Pointillism for Kids: Painting with Dots!

Help your child explore pointillism, a simple art technique, to make creative bookmarks for family and friends.

By Christie Burnett
Jul 24, 2017



Jul 24, 2017

Pointillism is a painting technique developed by the artist George Seurat. It involves using small, painted dots to create areas of color that together form a pattern or picture. It's a fun technique for children to try, especially because it's easy to do, and requires just a few simple materials.

These bookmarks provide a first pointillism project that's just the right size — as starting with small surfaces can help to make a new art technique less daunting for children.

You Will Need

  • Lightweight white card paper or construction paper
  • Scissors
  • Colored stamp pads – or try this homemade version
  • Pencils with round eraser tops
  • Damp cloth
  • Laminator and laminating sheets or clear contact paper book covering (optional)

What to Do

Step 1: Cut your cardboard into strips to form bookmarks.

Step 2: Have your child choose a color and press the eraser end of the pencil onto the stamp pad and then onto the bookmark to stamp small dots of color. She can experiment with creating simple blocks of color and different shapes.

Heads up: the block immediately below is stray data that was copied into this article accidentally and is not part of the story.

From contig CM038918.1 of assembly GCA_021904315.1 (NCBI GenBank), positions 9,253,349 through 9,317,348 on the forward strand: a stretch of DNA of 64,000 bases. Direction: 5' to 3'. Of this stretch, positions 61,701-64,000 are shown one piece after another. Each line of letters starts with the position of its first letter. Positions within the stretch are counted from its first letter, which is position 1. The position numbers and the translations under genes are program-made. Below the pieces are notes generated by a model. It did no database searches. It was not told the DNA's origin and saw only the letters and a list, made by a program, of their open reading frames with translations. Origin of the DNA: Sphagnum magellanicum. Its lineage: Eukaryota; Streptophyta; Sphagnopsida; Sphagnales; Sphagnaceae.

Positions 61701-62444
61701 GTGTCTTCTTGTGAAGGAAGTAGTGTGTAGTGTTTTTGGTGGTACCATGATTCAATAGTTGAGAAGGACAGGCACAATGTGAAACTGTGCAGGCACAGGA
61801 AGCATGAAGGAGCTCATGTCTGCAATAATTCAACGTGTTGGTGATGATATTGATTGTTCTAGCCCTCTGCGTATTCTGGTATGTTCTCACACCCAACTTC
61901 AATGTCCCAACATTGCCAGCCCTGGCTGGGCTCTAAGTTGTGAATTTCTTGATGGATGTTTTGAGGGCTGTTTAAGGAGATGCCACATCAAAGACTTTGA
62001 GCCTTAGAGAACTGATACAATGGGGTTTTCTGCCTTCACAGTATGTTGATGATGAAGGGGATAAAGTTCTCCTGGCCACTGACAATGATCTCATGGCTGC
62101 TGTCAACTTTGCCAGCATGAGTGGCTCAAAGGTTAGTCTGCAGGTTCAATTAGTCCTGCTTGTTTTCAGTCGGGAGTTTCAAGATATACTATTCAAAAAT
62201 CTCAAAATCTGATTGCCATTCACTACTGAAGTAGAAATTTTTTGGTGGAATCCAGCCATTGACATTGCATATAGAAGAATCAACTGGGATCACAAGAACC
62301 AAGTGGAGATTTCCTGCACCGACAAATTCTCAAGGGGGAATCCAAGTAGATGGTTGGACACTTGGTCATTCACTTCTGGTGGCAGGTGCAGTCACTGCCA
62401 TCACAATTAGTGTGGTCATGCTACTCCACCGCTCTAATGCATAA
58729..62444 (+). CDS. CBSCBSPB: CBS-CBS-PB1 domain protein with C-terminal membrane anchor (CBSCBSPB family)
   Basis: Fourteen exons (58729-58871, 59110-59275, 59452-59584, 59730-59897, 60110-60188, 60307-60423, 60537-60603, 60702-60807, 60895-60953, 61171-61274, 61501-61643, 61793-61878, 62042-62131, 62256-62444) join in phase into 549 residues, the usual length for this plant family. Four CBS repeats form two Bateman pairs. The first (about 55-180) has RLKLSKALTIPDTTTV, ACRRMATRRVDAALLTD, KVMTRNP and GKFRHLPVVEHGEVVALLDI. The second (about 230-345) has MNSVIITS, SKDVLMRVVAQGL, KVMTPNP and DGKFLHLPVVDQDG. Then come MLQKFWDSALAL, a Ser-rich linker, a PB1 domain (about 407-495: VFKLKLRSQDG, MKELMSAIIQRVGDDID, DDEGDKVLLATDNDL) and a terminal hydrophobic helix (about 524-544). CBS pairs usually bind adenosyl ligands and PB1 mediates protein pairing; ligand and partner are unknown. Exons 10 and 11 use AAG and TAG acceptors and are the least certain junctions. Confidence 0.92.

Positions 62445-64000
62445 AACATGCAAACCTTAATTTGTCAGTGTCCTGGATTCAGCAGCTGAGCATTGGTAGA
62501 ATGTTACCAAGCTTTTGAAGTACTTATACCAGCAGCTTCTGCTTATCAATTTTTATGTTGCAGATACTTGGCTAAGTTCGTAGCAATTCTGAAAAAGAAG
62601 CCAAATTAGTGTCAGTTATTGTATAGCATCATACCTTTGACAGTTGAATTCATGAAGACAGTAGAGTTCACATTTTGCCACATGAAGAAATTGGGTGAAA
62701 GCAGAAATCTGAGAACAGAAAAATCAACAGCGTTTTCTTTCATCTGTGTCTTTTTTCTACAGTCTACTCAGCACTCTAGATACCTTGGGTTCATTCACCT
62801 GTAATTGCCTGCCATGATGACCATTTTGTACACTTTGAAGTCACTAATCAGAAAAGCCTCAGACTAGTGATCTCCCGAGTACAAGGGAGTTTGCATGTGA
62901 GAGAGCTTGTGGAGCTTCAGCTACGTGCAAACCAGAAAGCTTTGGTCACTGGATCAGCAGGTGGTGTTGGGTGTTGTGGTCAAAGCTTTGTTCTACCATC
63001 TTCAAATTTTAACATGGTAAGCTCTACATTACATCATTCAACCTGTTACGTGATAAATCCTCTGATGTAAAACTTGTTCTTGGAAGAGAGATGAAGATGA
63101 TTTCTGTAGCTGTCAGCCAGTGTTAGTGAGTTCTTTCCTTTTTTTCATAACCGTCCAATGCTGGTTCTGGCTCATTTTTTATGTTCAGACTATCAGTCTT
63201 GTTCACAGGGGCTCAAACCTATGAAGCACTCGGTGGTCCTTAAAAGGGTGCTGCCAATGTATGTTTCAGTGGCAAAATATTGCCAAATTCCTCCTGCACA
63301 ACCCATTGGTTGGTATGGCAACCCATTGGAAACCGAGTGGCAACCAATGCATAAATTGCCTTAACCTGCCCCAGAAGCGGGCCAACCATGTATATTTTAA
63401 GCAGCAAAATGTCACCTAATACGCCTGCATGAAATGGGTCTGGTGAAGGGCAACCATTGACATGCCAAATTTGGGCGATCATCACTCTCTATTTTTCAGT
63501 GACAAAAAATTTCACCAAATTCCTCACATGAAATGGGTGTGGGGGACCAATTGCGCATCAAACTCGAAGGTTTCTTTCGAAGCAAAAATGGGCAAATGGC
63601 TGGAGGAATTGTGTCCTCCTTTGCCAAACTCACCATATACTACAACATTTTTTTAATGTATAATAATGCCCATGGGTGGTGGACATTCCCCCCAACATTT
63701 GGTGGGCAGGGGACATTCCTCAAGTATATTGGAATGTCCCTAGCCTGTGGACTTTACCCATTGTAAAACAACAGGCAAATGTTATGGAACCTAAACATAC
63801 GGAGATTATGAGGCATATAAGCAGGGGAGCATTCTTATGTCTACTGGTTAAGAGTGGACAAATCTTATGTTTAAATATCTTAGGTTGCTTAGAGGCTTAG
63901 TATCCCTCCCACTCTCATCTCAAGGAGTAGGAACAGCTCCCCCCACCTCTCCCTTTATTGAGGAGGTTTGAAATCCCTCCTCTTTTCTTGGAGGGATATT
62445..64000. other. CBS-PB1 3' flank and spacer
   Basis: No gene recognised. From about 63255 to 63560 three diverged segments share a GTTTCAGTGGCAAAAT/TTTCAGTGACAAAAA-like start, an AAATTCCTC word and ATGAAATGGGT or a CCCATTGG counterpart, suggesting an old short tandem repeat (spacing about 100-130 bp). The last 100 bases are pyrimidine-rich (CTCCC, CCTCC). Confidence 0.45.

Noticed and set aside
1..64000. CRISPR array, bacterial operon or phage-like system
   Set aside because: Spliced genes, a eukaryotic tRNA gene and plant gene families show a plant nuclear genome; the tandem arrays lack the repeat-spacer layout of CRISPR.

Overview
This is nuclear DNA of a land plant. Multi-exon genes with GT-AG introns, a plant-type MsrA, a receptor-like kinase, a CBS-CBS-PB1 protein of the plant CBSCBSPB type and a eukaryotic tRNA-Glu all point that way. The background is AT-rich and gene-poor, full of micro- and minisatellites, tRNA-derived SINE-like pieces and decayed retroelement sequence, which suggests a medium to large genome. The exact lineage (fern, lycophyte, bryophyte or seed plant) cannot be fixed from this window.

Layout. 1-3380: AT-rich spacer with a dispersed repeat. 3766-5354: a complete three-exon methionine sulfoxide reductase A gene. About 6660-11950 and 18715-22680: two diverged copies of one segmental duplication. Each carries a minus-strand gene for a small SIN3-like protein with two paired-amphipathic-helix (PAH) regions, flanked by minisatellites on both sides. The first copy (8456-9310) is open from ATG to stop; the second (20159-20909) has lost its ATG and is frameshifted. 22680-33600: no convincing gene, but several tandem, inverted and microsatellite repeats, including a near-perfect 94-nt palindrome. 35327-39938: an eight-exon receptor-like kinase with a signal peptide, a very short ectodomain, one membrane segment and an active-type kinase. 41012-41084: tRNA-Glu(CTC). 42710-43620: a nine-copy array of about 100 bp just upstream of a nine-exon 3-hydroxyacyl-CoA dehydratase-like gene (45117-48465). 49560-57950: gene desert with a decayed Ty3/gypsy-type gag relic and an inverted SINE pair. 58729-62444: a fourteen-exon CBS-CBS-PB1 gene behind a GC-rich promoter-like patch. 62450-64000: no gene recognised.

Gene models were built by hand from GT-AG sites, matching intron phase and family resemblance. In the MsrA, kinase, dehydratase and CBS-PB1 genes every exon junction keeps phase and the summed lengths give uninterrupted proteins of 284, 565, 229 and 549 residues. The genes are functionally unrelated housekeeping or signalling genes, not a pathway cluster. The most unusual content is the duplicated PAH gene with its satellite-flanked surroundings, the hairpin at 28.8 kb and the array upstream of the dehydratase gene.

As your child works, you might like to suggest that she explore the pointillism technique by experimenting with:

  • Spacing the dots closer together and further apart, and noticing the impact this has on the color.
  • Stamping in organized rows of dots versus a more random arrangement of dots.
  • Using blocks of one color versus creating multicolored blocks of color.

Clean the pencil end by wiping it with the damp cloth between colors.

Encourage your child to attempt to cover the entire surface of the bookmark, to make it bright and colorful.

Step 3: Allow the bookmark to dry. Laminate or cover the painted bookmarks with clear contact paper for durability.

Activity Extension Ideas

If your children enjoys this activity, you might like to take it further by:

  • Experimenting with mixing two primary colors (red, blue, yellow) by stamping with one color and then adding dots of a second color to fill in the white spaces. For example, stamp first with blue and then with yellow to create some green. Dots may overlap.
  • Try making tiny pointillism inspired paintings with Q-tips and acrylic paint onto small pieces of paper or card stock.
  • Go large by creating a pointillism art piece on a large sheet of paper using dot stamp markers to make your marks.
If your kids are like my nine-year-old-daughter, they might just be inspired to create a whole series of bookmarks to share with friends and family.

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